Do I know what is expected of me at work? Everyone’s initial reaction is – of course I know what is expected of me at work, I do it every day.  It does seem like a pretty simple and straightforward question but is it? What was I hired to do?  How do I know what is expected of me in my work?  Who decides what is expected of me?  When you start to unpack that question, it is not as simple as it appears.

Your manager probably thinks that the answer to you is obvious.  If management is not clear in their communication about the goals and objectives in your job expectations how are you supposed to be successful?

Do you ever have those moments when you have gotten a new assignment, and all you can think is  “I have no idea what I’m supposed to do.”   If you are a new employee, you might be afraid to ask for help because you don’t want the company thinking they have made a bad hire.  If you are a seasoned employee, you might not want to ask for help because you don’t want your boss or co-workers questioning your abilities since you have been in the job a while.  New or seasoned employee – doesn’t matter – we can all end up in the position of not knowing what is expected of us at work.

When you are in that position what do you do?  Wing it and hope it works out? Fall into analysis paralysis and not make any progress?  The simple answer is to ask for clarification from the person who made the assignment.  But it isn’t always that simple.

How can you as a manager create an environment where employees input and ideas are valued?  How can you as an employee create an environment where your manager value your input and ideas?  It takes some work on both sides to make sure everyone can answer the question “Do you know what is expected of you?” with confidence. Always remembering that you both want to create a culture of trust.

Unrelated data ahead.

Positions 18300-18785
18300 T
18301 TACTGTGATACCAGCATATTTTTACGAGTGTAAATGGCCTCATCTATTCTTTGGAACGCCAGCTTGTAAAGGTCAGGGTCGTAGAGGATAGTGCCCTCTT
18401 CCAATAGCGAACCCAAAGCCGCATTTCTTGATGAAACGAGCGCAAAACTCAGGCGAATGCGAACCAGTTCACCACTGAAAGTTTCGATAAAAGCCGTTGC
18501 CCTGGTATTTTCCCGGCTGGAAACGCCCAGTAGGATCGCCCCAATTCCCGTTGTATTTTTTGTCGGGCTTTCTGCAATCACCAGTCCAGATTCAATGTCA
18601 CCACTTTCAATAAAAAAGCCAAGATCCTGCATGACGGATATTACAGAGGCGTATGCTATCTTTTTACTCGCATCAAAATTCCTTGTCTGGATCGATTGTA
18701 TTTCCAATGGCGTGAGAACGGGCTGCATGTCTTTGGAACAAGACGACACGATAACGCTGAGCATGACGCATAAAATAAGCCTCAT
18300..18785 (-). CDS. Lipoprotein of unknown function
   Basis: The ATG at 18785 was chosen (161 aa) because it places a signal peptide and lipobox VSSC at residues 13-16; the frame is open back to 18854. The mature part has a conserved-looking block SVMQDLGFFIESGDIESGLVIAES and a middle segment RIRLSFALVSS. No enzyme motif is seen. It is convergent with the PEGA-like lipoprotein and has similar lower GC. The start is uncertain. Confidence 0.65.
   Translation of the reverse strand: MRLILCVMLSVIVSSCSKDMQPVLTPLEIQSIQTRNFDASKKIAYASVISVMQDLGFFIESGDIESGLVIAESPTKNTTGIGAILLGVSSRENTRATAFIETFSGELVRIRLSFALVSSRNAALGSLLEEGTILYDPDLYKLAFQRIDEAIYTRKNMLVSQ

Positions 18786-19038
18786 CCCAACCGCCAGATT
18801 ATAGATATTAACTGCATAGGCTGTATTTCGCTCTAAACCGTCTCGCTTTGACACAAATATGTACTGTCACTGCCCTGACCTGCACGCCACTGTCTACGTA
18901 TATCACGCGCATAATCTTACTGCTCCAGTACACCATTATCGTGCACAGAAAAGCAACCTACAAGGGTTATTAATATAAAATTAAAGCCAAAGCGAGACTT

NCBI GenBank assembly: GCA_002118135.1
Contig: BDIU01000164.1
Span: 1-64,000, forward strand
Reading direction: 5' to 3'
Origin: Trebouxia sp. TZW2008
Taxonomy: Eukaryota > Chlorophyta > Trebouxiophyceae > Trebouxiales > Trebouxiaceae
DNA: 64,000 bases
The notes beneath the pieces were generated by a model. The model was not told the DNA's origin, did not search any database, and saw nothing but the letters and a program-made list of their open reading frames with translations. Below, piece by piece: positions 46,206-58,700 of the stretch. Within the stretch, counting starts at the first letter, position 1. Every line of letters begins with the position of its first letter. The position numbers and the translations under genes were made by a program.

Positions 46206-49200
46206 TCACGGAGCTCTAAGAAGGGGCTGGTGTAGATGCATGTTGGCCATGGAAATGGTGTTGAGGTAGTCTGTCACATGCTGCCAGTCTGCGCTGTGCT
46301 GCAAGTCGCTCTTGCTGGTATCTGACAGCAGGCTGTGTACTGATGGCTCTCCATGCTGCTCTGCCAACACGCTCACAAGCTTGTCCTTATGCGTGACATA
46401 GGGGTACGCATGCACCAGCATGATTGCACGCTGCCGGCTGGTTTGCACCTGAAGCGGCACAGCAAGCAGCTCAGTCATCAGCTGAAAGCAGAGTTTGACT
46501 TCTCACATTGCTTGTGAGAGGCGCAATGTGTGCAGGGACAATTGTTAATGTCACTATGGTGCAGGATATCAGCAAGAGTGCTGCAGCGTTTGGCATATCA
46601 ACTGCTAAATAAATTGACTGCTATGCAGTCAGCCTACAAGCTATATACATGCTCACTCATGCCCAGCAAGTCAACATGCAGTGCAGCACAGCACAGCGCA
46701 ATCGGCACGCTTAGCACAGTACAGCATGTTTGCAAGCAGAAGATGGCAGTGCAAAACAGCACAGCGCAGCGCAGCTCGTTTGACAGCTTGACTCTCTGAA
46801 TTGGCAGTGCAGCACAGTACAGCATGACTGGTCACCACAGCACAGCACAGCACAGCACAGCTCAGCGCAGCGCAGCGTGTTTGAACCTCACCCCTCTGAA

Gallup’s Q12 survey includes 12 questions to measure engagement that link to important business outcomes, such as improved productivity, profitability and customer ratings. This survey provides a company a clear picture of their work environment and how successful each manager is in meeting employee needs.

Gallup’s analysis of the link between achievement, accountability, and accessibility and employee engagement, showed that managers who are successful in fulfilling employees’ needs on each of the 12 questions would have employees that are more likely to be engaged:

  • Among employees who strongly agree with the statement, “My manager helps me set work priorities,” 38% are engaged. Among employees who disagree, only 4% are engaged.
  • Among employees who strongly agree with the statement, “My manager holds me accountable for my performance,” 28% are engaged. Among employees who disagree, only 6% are engaged.
  • Among employees who strongly agree that “I feel I can approach my manager with any type of question,” 31% are engaged. Among employees who disagree, only 2% are engaged.

When employees are engaged, they will perform at a higher level and bring passion and interest to their job, which often leads to innovation in the workplace. If an employee is engaged in the workplace, they will feel they have a real stake in the organization. Open communication and collaboration between engaged employees and management can lead to a culture of trust and growth.

Where are you in this discussion?  Manager, seasoned employee or new employee, do you know what is expected of you at work?

4 replies
  1. Bruce Still
    Bruce Still says:

    One of my target groups for my coaching business is ministers and churches. My prayer for ministers is that they can serve from a place of strength. But sometimes they go to churches where their strengths are under utilized. This tool sounds like one way to help both church and minister understand what the expectations are. Is this a correct understanding?

    Reply

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